Local Issues, Provo History

Future of City Hall Corner

Click to see original imageWith the doom of the old Provo City Hall apparently sealed, it is hoped that a great deal of planning will go into landscaping of the key downtown corner to make it a beauty spot of special dimension.

This apparently will be the responsibility of Utah County officials, since Provo City sold its third interest in the City-County Block to the county.

One idea which may have considerable merit would be to erect an imposing fountain as a central structure of the landscaping pattern.

This would seem appropriate, undoubtedly, to a great many older Provoans who remember with a degree of nostalgia the large fountain which once stood in the middle of the Center Street – University Avenue intersection, a few rods from the old city building. Once one of Provo’s best-known landmarks, the fountain was removed in the early Thirties when it became a problem in the increasing traffic pattern.

The old city hall, vacant and in a state of disrepair, has been marked by city and county officials for demolition, with a contract already awarded. The decision followed a period of study by the city and county of pros and cons involved. A petition bearing some 180 signatures had requested hearings be held on the issue. It was submitted by the Committee on Spending and Taxation (COST), which favored saving the hall.

Judging by records dug up by county officials, the old building, erected early in this century, has had a rather precarious existence ever since the Twenties when the present County Building was erected. City an county officials at that time were requesting removal of the building to enhance and beautify the block. The postal department wasn’t prepared at that time to erect a new post office.

In 1938, when the next Provo post office was erected at First North and First West (presently the federal building) the federal government sold the building to the city and county for “temporary” use as city offices. Sale price was $12,000.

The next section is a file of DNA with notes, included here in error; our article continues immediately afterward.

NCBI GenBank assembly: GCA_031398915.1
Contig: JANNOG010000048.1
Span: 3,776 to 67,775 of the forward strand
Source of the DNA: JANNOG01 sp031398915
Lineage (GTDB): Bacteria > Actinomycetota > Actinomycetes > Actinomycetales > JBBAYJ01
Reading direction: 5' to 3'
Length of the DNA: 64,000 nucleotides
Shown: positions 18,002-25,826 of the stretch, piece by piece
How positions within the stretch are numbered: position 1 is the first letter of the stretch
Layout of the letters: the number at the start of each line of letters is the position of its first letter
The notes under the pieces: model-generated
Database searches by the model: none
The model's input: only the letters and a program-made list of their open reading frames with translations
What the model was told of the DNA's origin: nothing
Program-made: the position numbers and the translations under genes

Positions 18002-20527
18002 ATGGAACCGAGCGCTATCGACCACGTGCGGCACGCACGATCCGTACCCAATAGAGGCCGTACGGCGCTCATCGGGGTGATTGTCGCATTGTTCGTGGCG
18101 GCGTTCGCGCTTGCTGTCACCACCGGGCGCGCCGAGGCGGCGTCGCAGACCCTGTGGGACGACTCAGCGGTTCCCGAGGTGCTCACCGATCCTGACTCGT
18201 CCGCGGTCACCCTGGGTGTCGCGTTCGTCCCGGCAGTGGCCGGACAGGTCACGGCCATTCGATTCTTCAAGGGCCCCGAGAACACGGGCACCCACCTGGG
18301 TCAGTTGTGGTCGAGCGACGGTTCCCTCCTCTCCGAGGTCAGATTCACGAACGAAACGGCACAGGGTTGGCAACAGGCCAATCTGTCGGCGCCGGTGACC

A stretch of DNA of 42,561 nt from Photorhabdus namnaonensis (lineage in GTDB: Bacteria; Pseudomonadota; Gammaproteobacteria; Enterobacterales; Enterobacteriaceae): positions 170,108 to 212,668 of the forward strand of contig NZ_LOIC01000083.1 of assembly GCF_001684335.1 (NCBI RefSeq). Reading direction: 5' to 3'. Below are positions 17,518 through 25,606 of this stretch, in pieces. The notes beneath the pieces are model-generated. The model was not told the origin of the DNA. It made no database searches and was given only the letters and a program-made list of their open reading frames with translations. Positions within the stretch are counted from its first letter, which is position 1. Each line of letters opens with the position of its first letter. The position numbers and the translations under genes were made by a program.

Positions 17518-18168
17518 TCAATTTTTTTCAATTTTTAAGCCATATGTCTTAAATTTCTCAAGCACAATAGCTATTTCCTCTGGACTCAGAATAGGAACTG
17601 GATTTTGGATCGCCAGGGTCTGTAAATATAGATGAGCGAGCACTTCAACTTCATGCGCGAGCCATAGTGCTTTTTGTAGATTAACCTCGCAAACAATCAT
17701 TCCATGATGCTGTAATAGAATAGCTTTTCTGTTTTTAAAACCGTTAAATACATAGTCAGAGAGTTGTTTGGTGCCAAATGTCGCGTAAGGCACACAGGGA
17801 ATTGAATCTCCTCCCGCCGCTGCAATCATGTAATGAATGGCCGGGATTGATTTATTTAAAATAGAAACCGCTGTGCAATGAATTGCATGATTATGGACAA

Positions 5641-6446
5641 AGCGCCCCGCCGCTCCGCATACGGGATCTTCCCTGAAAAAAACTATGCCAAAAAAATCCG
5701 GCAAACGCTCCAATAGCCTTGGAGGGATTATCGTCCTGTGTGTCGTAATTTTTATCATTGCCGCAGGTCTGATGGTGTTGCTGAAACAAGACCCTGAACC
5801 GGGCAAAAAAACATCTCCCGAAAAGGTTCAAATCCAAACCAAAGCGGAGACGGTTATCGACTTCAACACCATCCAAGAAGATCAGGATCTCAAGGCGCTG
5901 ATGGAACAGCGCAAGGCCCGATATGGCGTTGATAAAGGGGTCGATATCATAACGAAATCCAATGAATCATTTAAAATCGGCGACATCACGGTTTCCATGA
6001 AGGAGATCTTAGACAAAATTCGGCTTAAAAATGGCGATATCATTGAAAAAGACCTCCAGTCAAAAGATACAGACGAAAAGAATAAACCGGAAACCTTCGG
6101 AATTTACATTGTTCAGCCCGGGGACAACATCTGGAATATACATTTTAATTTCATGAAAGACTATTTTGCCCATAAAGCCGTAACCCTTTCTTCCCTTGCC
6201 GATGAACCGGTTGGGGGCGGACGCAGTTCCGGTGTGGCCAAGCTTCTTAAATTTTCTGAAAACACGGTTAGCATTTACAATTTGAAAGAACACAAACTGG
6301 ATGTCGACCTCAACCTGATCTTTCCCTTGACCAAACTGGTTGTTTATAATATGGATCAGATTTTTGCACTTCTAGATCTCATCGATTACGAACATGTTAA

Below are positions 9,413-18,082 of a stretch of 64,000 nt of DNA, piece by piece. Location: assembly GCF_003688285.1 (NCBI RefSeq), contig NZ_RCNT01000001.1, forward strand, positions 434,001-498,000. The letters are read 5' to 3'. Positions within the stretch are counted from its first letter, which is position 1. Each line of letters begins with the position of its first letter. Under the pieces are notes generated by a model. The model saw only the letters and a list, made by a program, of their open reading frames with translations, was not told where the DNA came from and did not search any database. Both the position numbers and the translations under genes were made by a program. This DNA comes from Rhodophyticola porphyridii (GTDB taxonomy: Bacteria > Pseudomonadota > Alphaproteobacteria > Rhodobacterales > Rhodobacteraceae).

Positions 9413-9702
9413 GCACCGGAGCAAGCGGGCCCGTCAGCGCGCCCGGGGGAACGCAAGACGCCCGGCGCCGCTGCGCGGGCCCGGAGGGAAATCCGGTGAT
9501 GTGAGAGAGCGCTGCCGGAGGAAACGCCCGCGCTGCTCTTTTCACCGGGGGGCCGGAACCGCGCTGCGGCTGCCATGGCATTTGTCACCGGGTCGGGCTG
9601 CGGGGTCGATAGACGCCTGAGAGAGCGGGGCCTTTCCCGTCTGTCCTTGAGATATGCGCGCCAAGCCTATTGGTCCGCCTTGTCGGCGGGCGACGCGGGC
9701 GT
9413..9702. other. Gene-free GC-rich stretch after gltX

In the city-county agreement of 1967 when Utah County purchased Provo City’s share of the block, it was provided that as soon as Provo’s new city center was completed the city would demolish the old structure preparatory to landscaping by the county.

The building was vacated by the city when it moved into the new center last spring.

The county block can and should be one of the showcase areas of the entire Utah County. It is important therefore that an excellent landscaping plan be developed when the old city hall has been removed, with every possibility of merit considered.

Above all, our officials should not yield to a tempting trend of this day and age – and turn the corner into a parking lot.

Efficiency That Makes Scents

How often has it been said that if only the government were operated as efficiently as private business, the national budget could be cut, the federal payroll trimmed, the public debt wiped out and taxes slashed?

But consider this example of business “efficiency”: Newspaper editors, business writers and other journalists across the country recently received a news release from one of the nation’s largest conglomerates.

The release was mailed, on a Friday – air mail, special delivery – even though it could be expected that it would not be found on their desks by the majority of recipients until the following Monday, if that soon.

Postage costs: 71 cents per mailing.

What was the earthshaking news contained in the release, which could have been delivered just as quickly for only 8 or at the most 16 cents? An announcement that one of the conglomerate’s divisions was planning ** story hotel in a sou *** the sort ** wait for